The One about Hachiko

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In Shibuya, right near the station, thousands of visitors come each year to visit and take pictures of the statue of Hachiko.

For those not familiar with the story, Hachiko is an Akita dog and the pet of Professor Hidesaburo Ueno, who worked at the agriculture department at the University of Tokyo.

At the end of each day, Hachiko would come to Shibuya Station to wait and greet for his master.

But in May 1925, Professor Ueno suffered a cerebral hemorrhage and died and never returned to the train station where Hachiko was waiting.

Every day, for the next nine years, nine months and 15 days, Hachiko waited for Professor Ueno’s return, coming right to the station when the train arrived.

For those who were familiar with seeing Professor Ueno with his pet and those who read the Asahi Shimbun article about the dog in 1932, many people would bring food to Hachiko as the dog waited.  But because of the article about the dog’s loyalty, Hachiko would become a national symbol of loyalty in Japan.

Hachiko died at the age of 12 on March 8, 1935 of terminal cancer and a filaria infection.  Hachiko’s remains were cremated and his ashes were buried in Aoyama Cemetery in Minato, Tokyo next to his master Professor Ueno.  His fur was preserved after his death and was stuffed and mounted as a permanent display at the National Science Museum of Japan in Ueno, Tokyo.

In 1934, a bronze statue was erected at Shibuya Station but unfortunately due to World War II, the statue was recycled.  But in 1948, the Society for Recreating the Hachiko Statue was commissioned by Takeshi Ando, the son of the original first statue’s artist and in August 1948, the bronze statue was erected and still remains to this day.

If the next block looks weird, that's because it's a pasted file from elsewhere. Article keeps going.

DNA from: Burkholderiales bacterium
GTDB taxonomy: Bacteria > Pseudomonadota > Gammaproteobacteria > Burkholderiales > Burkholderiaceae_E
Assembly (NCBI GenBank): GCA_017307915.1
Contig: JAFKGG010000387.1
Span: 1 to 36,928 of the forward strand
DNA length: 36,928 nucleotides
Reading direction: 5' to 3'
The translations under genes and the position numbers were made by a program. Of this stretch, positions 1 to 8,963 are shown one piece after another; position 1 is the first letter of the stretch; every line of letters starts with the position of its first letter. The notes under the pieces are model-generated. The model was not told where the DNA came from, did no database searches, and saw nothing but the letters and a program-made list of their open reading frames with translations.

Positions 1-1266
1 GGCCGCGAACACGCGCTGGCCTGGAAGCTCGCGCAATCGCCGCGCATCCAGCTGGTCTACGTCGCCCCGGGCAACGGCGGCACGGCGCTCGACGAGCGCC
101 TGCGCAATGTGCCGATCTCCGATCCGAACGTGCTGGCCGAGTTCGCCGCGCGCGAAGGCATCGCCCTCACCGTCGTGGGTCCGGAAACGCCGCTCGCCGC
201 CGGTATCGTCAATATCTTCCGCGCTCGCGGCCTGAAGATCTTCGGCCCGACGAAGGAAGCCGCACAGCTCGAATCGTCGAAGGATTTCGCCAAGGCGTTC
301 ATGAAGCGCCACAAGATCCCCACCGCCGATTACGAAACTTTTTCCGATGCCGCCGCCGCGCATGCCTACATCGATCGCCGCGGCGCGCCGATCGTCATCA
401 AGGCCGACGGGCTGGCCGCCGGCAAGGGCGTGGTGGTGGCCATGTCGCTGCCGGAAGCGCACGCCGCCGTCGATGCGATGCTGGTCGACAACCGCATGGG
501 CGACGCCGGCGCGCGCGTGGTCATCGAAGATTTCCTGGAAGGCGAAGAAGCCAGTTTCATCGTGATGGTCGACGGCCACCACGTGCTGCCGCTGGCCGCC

A statue of Hachiko can be found in front of Odate Station (Hachiko’s hometown) and another at the Akita Dog Museum in Odate.

In 2009, an American movie starring Richard Gere titled “Hachi: A Dog’s Tale” was released in theaters.  The film was shot in Woonsocket, Rhode Island and the Japanese Consulate in the US helped the Blackstone Valley Tourism Council and the city of Woonsocket to create an identical statue at the Woonsocket Depot Square.

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The bronze statue at Shibuya is where Hachiko waited and in 2015, a bronze statue was erected at the University of Tokyo’s agriculture department featuring Hachiko being greeted by Professor Ueno.

So, popular that Tower Records Shibuya had a statue of Hachiko in front of their store setup in March 2015.

In November 2015, a rare photo of Hachiko was found.

And to this day, the story of Hachiko and his faithfulness towards his master and loyalty continues to win the hearts of many people, not just in Japan, but also all over the world.



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Dennis A. Amith